Sunday, 18 February 2007

Imprisoned in Ourselves

A perennial peril for those who are of peculiar temperament or skill lies in the perceptions that grow about them in social circles. A bright young child, for instance, gains a reputation as being intelligent. Or an eclectic visionary gains a reputation as being exotic or eccentric.

This is fine and well, in as much as this reflects truth and leads not to haughtiness. It is, however, often the case that this social perception becomes a role. The person is expected to act in a certain manner and fashion, hence the peril: I must act in such a way, because I must sustain this aura of prowess, of 'specialness', of 'otherness'. Such thoughts are, of course, not conscious, but they eventually come to a dim light as one progresses in prayer, especially silent recollection.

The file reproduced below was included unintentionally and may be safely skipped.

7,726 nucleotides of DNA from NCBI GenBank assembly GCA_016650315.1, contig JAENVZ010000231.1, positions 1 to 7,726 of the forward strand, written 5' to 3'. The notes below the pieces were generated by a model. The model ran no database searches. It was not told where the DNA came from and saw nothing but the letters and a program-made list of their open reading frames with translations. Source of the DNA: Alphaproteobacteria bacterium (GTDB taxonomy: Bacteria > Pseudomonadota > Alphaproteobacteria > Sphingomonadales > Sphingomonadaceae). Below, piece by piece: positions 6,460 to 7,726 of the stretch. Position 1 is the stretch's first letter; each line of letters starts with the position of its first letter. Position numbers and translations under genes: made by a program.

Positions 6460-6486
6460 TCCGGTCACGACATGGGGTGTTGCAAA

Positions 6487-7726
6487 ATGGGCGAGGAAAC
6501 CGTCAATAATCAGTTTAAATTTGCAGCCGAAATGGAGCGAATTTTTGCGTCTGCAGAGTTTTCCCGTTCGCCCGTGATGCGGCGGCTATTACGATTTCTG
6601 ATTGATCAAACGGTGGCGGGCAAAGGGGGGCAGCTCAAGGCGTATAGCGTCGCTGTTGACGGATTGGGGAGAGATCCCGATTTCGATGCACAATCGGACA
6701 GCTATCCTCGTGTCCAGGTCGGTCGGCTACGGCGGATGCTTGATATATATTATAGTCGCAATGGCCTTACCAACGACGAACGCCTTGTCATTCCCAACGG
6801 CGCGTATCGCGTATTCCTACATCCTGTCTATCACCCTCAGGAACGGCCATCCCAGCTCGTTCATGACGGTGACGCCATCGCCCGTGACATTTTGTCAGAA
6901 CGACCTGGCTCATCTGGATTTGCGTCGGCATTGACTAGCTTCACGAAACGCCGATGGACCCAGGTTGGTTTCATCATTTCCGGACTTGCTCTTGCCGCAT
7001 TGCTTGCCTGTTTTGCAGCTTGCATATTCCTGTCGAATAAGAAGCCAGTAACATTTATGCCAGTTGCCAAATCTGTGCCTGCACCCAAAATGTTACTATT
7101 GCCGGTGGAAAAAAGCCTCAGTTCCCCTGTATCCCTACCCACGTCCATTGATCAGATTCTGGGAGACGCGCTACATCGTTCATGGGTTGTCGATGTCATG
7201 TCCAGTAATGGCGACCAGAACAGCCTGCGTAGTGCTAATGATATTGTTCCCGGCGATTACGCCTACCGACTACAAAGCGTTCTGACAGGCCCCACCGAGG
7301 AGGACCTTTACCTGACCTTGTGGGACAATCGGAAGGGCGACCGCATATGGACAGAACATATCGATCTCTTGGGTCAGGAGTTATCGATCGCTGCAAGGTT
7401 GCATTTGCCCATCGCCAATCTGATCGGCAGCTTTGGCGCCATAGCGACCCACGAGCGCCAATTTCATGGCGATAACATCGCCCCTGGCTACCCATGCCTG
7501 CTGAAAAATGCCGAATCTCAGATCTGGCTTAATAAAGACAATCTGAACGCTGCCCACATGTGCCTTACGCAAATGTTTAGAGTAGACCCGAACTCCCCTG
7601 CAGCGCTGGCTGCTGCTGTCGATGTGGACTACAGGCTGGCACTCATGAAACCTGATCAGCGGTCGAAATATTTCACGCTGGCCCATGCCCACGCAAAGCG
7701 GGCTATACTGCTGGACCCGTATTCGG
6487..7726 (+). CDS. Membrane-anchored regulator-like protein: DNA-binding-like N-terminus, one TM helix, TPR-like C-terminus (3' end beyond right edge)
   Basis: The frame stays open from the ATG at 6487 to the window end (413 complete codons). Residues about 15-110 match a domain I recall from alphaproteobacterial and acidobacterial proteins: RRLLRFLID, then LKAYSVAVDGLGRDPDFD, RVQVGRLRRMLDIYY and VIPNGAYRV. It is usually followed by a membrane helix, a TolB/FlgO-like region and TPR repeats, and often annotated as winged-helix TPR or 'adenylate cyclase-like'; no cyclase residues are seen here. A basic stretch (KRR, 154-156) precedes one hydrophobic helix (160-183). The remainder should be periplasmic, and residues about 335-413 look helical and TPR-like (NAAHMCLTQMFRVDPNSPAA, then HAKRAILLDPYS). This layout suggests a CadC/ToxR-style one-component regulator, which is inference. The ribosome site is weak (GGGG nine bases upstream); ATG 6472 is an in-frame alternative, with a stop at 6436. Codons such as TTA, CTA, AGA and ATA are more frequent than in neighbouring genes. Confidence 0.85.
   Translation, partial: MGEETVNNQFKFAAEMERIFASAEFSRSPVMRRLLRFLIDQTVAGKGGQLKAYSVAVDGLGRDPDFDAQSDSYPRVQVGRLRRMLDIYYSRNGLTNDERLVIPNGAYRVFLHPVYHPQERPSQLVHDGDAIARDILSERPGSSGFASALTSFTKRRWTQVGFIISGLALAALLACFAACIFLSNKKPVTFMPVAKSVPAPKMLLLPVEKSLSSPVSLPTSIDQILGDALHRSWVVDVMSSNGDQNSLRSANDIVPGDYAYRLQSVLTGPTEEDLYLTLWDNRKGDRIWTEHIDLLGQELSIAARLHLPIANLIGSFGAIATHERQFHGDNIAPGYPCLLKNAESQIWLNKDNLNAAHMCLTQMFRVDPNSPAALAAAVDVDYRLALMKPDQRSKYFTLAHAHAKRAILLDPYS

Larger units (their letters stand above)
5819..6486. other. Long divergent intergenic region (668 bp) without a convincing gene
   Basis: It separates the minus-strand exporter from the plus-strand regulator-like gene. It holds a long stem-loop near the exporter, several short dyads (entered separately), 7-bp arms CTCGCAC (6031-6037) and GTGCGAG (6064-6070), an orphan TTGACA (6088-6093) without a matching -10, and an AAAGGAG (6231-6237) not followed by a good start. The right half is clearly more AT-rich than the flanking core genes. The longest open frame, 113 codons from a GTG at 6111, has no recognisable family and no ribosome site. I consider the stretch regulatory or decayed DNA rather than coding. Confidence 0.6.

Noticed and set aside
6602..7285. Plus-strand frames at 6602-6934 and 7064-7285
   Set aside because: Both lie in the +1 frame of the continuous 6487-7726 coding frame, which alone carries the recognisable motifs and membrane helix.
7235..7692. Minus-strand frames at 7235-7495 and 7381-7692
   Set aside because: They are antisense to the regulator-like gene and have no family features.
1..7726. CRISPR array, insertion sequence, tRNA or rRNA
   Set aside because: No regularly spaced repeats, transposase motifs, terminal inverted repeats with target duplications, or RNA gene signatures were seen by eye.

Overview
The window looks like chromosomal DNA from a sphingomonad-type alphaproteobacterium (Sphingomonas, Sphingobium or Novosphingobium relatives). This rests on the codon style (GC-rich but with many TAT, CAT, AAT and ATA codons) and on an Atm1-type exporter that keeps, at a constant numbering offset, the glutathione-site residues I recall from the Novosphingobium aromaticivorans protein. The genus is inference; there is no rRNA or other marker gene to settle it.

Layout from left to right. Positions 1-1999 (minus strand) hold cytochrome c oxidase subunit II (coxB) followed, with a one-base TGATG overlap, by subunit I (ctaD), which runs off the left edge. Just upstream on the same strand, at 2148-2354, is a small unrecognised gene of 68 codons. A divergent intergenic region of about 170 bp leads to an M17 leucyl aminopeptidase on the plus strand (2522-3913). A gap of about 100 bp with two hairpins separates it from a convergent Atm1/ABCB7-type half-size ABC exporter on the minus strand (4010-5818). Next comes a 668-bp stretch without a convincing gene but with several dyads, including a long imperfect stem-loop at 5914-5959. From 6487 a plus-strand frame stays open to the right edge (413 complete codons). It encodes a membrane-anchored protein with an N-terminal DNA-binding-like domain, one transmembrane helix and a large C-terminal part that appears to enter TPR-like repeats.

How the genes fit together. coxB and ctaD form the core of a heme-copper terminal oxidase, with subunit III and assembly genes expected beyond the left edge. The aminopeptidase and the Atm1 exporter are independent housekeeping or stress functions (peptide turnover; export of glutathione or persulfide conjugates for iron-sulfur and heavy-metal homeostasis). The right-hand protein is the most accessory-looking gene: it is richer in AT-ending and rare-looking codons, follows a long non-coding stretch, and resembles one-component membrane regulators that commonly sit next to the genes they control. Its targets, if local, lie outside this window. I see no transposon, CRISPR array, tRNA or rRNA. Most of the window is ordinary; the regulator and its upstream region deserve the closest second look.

This is hypocrisy, and we must face and slay it in ourselves if we are to become whole.

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